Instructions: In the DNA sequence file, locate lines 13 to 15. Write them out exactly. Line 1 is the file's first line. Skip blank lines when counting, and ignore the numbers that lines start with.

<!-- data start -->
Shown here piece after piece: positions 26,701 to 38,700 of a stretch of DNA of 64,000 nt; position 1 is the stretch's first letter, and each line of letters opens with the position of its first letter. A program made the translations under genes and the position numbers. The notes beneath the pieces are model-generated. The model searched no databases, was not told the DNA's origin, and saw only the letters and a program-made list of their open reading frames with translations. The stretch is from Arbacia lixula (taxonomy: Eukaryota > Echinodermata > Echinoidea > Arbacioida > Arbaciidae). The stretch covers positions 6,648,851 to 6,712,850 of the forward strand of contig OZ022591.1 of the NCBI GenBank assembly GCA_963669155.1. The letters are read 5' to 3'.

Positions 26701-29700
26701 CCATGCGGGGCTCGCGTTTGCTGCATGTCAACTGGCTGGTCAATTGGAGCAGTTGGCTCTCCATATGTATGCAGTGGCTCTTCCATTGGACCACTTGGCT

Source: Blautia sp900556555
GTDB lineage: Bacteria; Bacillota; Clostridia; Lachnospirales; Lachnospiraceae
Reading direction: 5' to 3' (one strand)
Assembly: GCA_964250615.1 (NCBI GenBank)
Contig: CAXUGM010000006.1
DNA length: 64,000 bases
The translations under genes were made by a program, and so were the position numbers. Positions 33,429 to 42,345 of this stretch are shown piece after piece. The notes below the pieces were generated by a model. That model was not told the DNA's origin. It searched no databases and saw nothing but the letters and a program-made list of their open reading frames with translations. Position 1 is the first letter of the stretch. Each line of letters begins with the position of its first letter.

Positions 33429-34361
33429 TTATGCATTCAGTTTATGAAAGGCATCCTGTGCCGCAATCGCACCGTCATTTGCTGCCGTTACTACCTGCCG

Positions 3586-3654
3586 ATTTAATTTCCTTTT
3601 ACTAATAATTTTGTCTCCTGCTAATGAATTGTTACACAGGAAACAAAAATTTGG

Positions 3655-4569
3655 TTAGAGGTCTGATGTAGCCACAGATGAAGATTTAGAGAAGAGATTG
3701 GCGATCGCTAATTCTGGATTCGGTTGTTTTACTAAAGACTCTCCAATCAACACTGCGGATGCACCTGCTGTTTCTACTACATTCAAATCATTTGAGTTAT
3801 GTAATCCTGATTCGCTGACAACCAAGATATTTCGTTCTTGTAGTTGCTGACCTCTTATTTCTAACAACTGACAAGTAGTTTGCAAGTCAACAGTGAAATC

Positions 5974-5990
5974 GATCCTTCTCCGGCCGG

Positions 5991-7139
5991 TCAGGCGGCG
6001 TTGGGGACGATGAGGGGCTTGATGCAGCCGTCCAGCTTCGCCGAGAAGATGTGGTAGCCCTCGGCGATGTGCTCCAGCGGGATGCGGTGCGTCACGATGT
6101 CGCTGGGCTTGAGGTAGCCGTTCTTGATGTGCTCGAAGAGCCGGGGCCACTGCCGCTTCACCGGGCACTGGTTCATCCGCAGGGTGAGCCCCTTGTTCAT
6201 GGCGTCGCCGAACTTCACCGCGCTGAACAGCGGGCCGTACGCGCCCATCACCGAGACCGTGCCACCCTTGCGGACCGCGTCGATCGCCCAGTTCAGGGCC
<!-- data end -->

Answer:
Positions 3586-3654
3586 ATTTAATTTCCTTTT
3601 ACTAATAATTTTGTCTCCTGCTAATGAATTGTTACACAGGAAACAAAAATTTGG